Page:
I can't see any way to exploit this directly at a glance but I can see a few places where the code "smells" a bit.
if (mysqli_num_rows($q) > 0)
if ($q && mysqli_num_rows($q) === 1)
Although you don't use a
LIKE clause in your query, if you (or someone) did change the code, a
_ symbol could cause multiple names to match and therefore would pass that step.
This is just defensive coding. Although you can't see any way for more than one row to be returned, it's safer to restrict the code so that it will fail if somehow more than one row is returned.
Also, if you have a temporary error in the database server or at any time there is a syntax error in your SQL,
$q will be
NULL. We should test for that first.
mysqli_num_rows() can return a string if the number of rows is greater than the highest allowable int in PHP but that's not likely to happen with this query.
Credential enumeration in login forms is often not as important as people think. If you have a signup form, there's no way to prevent credential enumeration. Nonetheless, there are some improvements that can be made if I assume that you create accounts manually and there is no signup form.
You are using the same error message whether the attacker gets the username wrong or the password wrong and this is generally considered good practice. However you have two copies of that error message and that makes it easy for a future coder to change one of them without changing the other. Instead, put the error message in a variable or a constant and reference the error message where the two strings are now.
There's a timing attack with credential enumeration. If a user does not exist,
$user_password will be undefined on the final
if() clause where the posted password and the stored password are compared. This will cause a PHP error and errors in PHP are very slow. An attacker could utilise this delay to enable credential enumeration.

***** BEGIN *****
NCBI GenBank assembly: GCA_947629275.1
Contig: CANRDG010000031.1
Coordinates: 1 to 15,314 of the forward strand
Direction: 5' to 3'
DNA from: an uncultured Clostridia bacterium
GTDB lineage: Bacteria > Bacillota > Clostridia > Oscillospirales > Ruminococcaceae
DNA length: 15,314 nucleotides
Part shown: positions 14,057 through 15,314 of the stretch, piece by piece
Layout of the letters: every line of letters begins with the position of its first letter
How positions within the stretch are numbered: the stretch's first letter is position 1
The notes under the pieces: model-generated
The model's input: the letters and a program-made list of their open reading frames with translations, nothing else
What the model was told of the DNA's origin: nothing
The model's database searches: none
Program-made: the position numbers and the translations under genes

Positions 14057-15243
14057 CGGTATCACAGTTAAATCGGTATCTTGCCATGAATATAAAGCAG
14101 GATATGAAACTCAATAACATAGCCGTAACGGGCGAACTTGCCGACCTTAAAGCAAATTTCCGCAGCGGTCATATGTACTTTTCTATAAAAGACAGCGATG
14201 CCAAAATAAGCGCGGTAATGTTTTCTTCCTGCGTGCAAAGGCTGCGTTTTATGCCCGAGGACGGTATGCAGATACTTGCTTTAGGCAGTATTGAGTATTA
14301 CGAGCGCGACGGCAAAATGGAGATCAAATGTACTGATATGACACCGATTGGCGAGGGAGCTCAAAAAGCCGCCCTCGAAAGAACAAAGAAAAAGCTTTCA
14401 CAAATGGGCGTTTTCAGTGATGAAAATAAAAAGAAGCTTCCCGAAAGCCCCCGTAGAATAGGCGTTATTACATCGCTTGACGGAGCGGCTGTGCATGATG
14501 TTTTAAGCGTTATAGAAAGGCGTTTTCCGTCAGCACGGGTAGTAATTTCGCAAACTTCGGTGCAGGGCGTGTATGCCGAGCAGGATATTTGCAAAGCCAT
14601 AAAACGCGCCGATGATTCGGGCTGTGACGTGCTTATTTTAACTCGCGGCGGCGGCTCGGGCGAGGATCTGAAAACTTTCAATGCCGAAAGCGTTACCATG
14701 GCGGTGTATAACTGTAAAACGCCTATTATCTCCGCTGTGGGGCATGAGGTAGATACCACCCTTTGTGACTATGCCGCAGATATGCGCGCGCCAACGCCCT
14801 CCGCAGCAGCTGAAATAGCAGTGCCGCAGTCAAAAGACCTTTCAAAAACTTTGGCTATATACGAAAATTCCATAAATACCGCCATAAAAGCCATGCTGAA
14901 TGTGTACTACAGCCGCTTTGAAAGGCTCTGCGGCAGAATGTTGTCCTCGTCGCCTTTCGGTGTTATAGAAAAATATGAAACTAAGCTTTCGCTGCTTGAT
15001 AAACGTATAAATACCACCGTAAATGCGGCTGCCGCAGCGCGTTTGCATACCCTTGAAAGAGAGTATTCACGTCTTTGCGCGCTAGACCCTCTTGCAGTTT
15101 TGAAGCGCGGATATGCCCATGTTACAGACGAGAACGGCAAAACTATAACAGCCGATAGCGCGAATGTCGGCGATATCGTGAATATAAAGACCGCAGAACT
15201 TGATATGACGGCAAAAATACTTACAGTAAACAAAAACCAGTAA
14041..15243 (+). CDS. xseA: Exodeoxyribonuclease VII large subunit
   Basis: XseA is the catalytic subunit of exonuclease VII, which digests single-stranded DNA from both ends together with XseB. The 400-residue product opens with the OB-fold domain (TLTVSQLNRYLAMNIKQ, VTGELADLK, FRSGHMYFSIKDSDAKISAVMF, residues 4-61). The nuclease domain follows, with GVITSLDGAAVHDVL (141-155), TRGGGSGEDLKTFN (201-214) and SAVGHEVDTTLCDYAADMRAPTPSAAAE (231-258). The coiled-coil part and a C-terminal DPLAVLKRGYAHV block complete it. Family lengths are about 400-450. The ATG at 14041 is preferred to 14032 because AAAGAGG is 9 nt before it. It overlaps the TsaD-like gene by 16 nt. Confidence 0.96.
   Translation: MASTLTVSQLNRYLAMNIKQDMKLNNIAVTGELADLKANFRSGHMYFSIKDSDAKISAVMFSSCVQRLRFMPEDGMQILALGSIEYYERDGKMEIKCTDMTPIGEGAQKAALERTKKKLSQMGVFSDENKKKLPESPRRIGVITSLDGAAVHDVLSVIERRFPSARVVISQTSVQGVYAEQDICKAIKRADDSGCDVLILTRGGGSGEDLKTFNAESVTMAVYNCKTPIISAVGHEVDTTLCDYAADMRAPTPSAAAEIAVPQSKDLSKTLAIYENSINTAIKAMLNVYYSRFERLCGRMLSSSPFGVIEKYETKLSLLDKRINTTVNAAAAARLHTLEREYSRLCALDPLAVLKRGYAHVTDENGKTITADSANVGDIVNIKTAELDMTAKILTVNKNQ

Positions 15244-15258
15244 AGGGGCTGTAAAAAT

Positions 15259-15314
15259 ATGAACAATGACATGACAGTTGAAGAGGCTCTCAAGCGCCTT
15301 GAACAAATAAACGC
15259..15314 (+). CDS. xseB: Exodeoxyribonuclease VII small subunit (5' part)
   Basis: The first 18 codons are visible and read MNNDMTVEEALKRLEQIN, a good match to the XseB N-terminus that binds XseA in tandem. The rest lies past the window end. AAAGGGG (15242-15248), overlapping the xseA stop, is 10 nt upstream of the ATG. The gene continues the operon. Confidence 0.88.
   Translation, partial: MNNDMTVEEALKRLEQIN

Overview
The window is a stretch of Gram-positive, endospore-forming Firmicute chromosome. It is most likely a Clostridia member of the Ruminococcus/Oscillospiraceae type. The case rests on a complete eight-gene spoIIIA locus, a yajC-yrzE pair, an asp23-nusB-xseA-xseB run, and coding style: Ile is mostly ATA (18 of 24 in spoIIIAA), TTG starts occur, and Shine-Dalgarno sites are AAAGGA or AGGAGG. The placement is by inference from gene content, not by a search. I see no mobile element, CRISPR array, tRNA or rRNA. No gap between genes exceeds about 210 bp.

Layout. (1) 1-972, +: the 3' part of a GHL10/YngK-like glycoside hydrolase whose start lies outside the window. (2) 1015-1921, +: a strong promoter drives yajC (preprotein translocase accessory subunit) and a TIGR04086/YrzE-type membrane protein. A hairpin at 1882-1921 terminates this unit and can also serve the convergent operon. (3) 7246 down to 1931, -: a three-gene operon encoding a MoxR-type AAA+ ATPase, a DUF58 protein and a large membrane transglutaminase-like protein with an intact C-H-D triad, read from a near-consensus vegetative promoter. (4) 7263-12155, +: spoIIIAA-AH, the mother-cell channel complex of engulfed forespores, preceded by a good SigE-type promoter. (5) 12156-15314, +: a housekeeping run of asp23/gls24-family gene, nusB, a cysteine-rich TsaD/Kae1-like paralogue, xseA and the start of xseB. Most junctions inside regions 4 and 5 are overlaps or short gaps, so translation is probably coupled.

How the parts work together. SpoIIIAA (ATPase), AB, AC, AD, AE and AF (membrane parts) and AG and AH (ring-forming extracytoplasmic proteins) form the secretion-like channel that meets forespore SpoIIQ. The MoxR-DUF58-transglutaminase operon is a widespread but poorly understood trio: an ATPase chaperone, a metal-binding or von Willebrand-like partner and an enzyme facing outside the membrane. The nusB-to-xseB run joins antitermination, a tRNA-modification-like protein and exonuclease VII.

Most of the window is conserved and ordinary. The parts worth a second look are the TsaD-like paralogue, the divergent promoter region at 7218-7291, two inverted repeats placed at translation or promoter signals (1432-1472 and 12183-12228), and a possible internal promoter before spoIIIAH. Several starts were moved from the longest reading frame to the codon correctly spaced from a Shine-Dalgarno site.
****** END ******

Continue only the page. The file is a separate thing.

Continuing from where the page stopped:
You are using mysqli but you are not using bound parameters. There are fewer mistakes that can be made with bound parameters. For example,
mysql_real_escape_string() depends on the character set being used and if you change it after escaping the strings or if you set it in the wrong way ( i.e not using
mysqli_set_charset() ) then you may enable SQL injection.
It's not clear from this code which hashing algorithm you are using but bcrypt (also known as
$2a$) is the best choice in PHP.
If you're on PHP > 5.5, there's a
password_hash() function which improves on
crypt() but is compatible with it.
It's also not clear how you are handling salt. The bcrypt option generates salt automatically and stores it as part of the string it returns with the hash so you don't need to worry about it if you are using bcrypt.
Some of the hashing algorithms have a cost parameter. This cost should increase over time as attacker's capabilities get better and as your ability to compute the hashes gets better. (Actually, probably just the latter.)
Some other questions about your code:
- What happens on failure? It seems that the only difference between valid username/password and invalid is that the variable $errors is set to a string and is undefined when the password is valid. Furthermore, the second time overwrites the first string. If a later bit of code encounters a different error and overwrites that variable again, there will be no record in the state of the program that the user you are trying to authenticate failed the username or password tests.
- What about throttling? You don't want to let attackers have as many attempts as they feel like. As you can see from any one of dozens of password dumps, the top few passwords tend to be used by large numbers of users. (One analysis of the RockYou dump showed that the top 5,000 passwords were used by 20% of the users and that the top password was used by 0.9%.) Throttling can be made more difficult by bot-nets but you should not allow a single IP address to try passwords on lots of different accounts. A nice way of handling the slow-down is to increase the delay between allowed authentication attempts by 1 second after every failed attempt. This allows users who have forgotten which one of several passwords they know not to be inconvenienced but causes a brute-force bot an intolerable delay after only a few attempts.
There are likely to be other problem. There are plenty of pitfalls in authentication. Why not use a library like PHPass which neatly avoids many of these pitfalls for you? We've covered it here.